Book Review: The Last Woman by Jacqueline Druga
Updated: Feb 28, 2019
A post-apocalyptic tale of loss, devastation and ultimate strength in the face of adversity.
Waking amidst a stadium of rotting corpses and buzzing flies, Faye has no memory of what caused the end of every living thing. Seeing no people, birds, animals, or other signs of life, she has one goal — to get home and to learn everything she can about the epidemic that besieged the earth along the way. Still suffering from the tragic death of her husband and two children months earlier, she welcomes the solitude until she discovers she is not alone in the barricaded city.
By writing this emotional tale in the first person, Druga provides insight into Faye’s internal dialogue and feelings, building an immediate affinity between reader and protagonist. While dropping in the backstory to explain the heroine’s rationale, we watch this strong woman’s progression through grief, acceptance and ultimately survival.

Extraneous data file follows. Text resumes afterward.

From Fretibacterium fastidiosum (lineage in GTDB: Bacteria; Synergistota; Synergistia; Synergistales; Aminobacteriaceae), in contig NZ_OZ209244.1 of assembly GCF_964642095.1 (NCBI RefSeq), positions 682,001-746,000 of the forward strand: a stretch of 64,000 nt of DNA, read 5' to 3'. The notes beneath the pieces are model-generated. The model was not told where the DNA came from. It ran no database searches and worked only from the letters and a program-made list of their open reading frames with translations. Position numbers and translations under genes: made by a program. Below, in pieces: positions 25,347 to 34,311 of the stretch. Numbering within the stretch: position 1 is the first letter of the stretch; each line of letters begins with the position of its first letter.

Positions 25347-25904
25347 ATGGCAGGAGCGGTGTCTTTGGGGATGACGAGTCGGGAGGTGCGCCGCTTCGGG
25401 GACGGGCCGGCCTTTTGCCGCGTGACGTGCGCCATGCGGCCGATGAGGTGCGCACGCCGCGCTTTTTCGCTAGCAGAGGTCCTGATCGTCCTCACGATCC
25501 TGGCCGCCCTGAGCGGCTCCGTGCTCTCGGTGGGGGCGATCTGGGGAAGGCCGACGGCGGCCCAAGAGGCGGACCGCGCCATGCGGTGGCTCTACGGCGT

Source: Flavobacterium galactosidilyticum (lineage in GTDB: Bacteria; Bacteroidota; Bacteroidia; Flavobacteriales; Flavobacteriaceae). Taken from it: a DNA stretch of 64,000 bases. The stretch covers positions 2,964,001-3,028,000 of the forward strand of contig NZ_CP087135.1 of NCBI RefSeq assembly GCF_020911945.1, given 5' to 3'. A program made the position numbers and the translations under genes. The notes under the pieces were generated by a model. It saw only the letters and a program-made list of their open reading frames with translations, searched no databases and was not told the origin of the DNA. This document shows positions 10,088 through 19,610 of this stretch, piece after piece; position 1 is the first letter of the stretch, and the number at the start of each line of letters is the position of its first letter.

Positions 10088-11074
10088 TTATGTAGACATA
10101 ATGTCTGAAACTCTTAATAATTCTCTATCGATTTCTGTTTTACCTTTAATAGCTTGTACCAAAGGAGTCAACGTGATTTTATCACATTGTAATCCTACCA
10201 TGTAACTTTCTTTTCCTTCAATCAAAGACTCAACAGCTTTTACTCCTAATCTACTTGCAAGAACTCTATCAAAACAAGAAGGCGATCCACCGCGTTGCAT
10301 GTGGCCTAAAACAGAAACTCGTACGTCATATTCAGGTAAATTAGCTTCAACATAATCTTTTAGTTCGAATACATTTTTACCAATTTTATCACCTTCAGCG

Because the plot was singularly focused on finding other survivors and enduring in a non-functioning world, I wondered if the author would be able to keep my attention throughout the novel, but I needn’t have worried. Faye’s personal development led to a fabulous tale of motherhood and endurance. However, learning more about why some people survived and what led to recovery or immunity would add more weight and realism to the story. I also felt the story was quite short and while it did have a sort-of end, it could extend further into the future. Given the length of The Last Woman and the sequel The Last Woman 2, I wonder if these two books would be better combined into one complete novel.